Surviving & Thriving In The Information Age

Ten suggestions for finding meaning in the chaos
of the Information Age

One of the articles in The Ecology Of Media (IC#23)
Originally published in Fall 1989 on page 62
Copyright (c)1989, 1997 by Context Institute

It’s easy to be overwhelmed by the deluge of data, rapidly evolving technologies, changing rules and roles that are hallmarks of the Information Age. How best to cope? The following are ten suggestions for finding meaning in the seeming chaos.

l. Remember Sevareid’s Pyramid. CBS News Commentator Eric Sevareid once told former anchorman Walter Cronkhite something to this effect: "The trouble is, Walter, that with the avalanche of news directed at us, our wisdom is degenerating into knowledge and our knowledge is degenerating into information." He might have added that our information is degenerating into data. We need to reverse this trend and evaluate our personal communications in terms that favor wisdom over knowledge, knowledge over information, and information over data. If we listen for wisdom, we will hear it; if we are a source of wisdom, we will be heard.

2. Consider the Source. You can’t always know what information will be relevant to you, and the best is always beyond imagining. But you can be discriminating about the source. Where is your information coming from? Who’s talking? What are their motives? The lazy listener, reader or viewer who doesn’t ask such questions is more likely to be deceived. Pick your sources carefully, and upgrade wherever possible. And never, ever rely on a single source, or you’ll be poorly informed and more easily manipulated.

3. Apply the Golden Rule of Communications. As technology gives individuals more communications power, we are becoming the media. So communicate unto others as you would have them communicate unto you – in other words, be fair and accurate, stay true to the purpose of your message, and tell the truth always. Remember, your message may go farther than you anticipate. Would you say it again if the whole world could hear?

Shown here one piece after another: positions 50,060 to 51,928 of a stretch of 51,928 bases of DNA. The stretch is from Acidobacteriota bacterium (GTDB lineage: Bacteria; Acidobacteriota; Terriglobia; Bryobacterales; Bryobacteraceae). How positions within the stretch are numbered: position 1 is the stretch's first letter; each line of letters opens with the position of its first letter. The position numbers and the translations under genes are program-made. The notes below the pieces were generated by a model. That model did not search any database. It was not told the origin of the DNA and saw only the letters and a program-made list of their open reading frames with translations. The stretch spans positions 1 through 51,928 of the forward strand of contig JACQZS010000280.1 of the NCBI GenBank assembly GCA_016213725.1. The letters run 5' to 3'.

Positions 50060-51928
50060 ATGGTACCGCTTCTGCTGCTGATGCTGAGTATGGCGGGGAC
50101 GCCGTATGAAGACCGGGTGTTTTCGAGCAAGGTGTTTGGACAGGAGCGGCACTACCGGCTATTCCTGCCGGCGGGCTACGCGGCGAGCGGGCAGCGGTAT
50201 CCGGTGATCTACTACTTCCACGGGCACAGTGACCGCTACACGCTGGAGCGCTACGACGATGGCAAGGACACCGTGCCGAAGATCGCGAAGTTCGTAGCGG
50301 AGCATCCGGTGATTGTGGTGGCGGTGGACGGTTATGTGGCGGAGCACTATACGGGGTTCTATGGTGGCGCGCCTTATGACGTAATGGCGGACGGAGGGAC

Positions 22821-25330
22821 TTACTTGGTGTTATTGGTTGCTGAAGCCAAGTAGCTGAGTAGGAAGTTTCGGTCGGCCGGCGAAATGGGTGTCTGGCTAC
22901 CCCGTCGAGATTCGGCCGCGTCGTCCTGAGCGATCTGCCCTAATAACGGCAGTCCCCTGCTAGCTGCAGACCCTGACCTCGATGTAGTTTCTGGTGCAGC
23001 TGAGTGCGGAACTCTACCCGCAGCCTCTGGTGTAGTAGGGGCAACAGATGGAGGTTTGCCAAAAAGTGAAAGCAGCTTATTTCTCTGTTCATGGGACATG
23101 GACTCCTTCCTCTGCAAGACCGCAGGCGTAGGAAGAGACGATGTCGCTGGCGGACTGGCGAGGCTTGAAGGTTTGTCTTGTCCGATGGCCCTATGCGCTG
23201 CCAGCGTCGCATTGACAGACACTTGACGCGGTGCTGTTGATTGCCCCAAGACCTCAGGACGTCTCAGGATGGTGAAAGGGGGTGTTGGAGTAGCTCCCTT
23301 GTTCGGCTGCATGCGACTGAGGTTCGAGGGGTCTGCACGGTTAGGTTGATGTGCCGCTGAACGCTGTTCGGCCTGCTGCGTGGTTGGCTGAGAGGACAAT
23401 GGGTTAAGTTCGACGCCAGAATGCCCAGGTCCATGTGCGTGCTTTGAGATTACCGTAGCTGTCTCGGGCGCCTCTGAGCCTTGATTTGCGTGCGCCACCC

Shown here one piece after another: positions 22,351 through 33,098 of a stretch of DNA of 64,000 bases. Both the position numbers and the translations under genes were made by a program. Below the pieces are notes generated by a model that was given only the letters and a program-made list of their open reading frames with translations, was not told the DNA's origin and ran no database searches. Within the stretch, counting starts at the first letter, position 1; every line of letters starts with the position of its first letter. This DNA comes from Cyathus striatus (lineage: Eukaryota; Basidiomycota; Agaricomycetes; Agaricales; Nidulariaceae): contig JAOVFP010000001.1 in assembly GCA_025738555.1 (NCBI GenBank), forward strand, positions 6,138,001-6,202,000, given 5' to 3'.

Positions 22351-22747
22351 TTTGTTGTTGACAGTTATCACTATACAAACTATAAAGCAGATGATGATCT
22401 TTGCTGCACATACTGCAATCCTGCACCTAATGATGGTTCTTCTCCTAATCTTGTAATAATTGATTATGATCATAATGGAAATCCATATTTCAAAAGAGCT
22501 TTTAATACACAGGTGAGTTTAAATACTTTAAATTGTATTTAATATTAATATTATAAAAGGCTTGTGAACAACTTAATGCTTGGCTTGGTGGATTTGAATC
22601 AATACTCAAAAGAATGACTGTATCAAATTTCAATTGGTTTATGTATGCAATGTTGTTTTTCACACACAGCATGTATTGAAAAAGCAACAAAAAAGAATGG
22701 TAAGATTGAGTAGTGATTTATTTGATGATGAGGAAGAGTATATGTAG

4. Just Say No. Don’t become an info addict. "You have to learn what is germaine to your life," says Richard Saul Wurman, author of Information Anxiety, "and ignore everything else." You don’t have to know it all, so put yourself on a data diet from time to time: no 60 Minutes, no Newsweek, no NPR. If nothing else, you’ll return leaner, meaner and more skeptical.

5. Resist Techno-Ludditery. Fear of technology is understandable, but try embracing it: you always gain insights by loving your enemy. Consider, for example, that cellular phones have given new power to talk radio by linking stations with their primary audience – folks stuck in cars. One result: it was talk radio’s new influence that helped beat the Congressional pay raise. Support the development and dissemination of technology that makes individuals more powerful.

6. Mine History’s Compost Heap. The opposite of a Luddite is the enthusiast who sees every change as The Final Word. These are the people who predicted the computer would wipe out the book, TV would kill magazines, and radio was washed up. Surprise! All are healthier and more abundant than ever. Don’t be quick to throw ideas out: what gets tossed onto history’s compost heap often comes back in a stronger and more relevant role.

7. Slow Down. The Hartford Courant (Connecticut) newspaper now publishes a Fax edition that gives business people a sneak preview of the next day’s headlines. Says one subscriber, "It’s always better to have information sooner rather than later." Really? If being first guaranteed success, Iraq would still be the center of civilization. Often it’s better to let infomation mellow for awhile.

8. Think Globally. As William Anderson writes in Parabola, "One of the greatest opportunities given us by the explosion of information technology in our time has been the awareness of the earth as a whole." Move beyond local or national perspectives; use the media to jump boundaries.

9. Forget the Myth of "McCulture." One of the most ethnocentric notions of our time is the idea that McDonald’s arches (and other icons of North American cultural imperialism) will soon be everywhere. Global media and communication aren’t homogenizing the world; if anything they are strengthening its diversity. "Information IS diversity," says Stewart Brand. Media access tends to intensify cultural identities, not dilute them. Use it to listen, learn, and share.

10. Listen to the Media Within. A vital source of wisdom is the "media" in each of us: dreams, reflections, imagination, experience, revelation, reason, insight, emotion, intuitions, inspiration. While you may draw your data from the outside world, it is your internal processes that give it personal value. The Information Age is a great cacophony; but don’t overlook the richest source in any age – you.

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